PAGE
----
How to best protect children has been a lifelong concern for parents since the dawn of time. Yet, today, safety at schools unfortunately stands at the forefront of those fears ever since the horrible tragedy at Sandy Hook Elementary in Newtown, Connecticut occurred in December 2012. Once considered almost untouchable sanctuaries of learning, schools across the country now find themselves among an evolving world where almost nothing seems as safe as it once was.
A recent Associated Press article titled “Trained police needed for school security” purported that the debate on school security originally hinged on whether or not to have a police officer present on campus in any capacity. Now, the debate includes whether anyone (hired guard, officer or employee) should be allowed to carry weapons on school property, and whether that armed ‘guard’ must be a law enforcement official, volunteer or security guard.
Adding fuel to the debate, the National Rifle Association recently called for trained, armed volunteers to be present at every school in the nation. Regardless of which stance a person may take on any part of this issue, the simple fact remains that a person, trained or untrained, armed or unarmed, who is solely dedicated to the safety of the school grounds will do more to prevent an incident than not having one at all. If that seems like an oversimplification, it is.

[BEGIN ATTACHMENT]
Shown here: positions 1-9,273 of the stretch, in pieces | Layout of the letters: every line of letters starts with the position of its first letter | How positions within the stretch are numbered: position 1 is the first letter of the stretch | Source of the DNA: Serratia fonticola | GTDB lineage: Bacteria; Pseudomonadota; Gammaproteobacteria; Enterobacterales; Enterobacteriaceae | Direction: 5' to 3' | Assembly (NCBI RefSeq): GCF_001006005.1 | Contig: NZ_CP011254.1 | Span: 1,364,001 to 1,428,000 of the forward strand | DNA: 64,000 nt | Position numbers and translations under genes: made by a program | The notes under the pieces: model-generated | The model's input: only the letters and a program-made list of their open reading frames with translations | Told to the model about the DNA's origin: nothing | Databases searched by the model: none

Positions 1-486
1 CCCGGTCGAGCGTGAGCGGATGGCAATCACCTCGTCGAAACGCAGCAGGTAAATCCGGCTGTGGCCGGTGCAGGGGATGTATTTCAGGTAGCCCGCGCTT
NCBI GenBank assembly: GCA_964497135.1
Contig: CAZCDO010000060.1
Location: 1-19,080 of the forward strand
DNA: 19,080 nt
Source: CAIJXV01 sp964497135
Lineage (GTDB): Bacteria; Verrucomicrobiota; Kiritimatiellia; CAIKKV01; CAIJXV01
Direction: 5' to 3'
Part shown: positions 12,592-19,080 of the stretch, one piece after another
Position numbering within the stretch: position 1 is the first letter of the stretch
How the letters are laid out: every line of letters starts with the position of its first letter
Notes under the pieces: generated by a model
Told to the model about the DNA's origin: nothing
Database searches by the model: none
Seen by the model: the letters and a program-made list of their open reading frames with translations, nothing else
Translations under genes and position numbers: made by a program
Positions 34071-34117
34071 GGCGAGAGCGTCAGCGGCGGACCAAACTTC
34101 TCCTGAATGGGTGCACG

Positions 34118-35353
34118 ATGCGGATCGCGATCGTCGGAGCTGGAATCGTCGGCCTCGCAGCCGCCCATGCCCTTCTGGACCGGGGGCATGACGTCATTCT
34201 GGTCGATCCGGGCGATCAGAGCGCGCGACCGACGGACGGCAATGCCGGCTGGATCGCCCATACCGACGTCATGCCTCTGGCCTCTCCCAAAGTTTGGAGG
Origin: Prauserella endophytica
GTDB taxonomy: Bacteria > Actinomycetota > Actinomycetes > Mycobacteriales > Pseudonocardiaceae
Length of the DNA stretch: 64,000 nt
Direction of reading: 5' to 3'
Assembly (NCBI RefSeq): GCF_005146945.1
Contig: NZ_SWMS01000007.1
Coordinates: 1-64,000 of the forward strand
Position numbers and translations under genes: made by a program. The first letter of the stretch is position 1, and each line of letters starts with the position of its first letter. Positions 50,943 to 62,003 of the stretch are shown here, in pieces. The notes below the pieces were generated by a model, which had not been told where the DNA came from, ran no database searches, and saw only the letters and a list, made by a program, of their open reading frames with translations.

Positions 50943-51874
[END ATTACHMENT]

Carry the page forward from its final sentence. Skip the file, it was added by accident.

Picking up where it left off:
The debate concerning a ‘guard’ tends to progress into an all or nothing scenario. At which point, the duty of protection may be assigned to a faculty or staff member for reasons of budget or fear of backlash. The truth is, a person with another primary function, such as a teacher or principal, cannot consistently devote the necessary attention to keep an area safe while also doing their main job satisfactorily. On the other hand, a guard who has created a working safety relationship with the people and environment he or she is protecting allows those being protected to remain calmer and focused on education, not security.
While it is unfortunate to say, today’s educational institutions must prepare for the worst while hoping for the best. It is the only way to help reduce the risk of an incident becoming yet another tragedy. Yet the simple truth remains that a guard dedicated to the security of an area remains an active deterrent to security breeches and can be used efficiently and effectively with the aforementioned options.
There is no greater ‘asset’ we can safeguard than our children’s safety. And nothing should stop us all from doing that to the absolute best of our abilities.
Source by Ray Cavanagh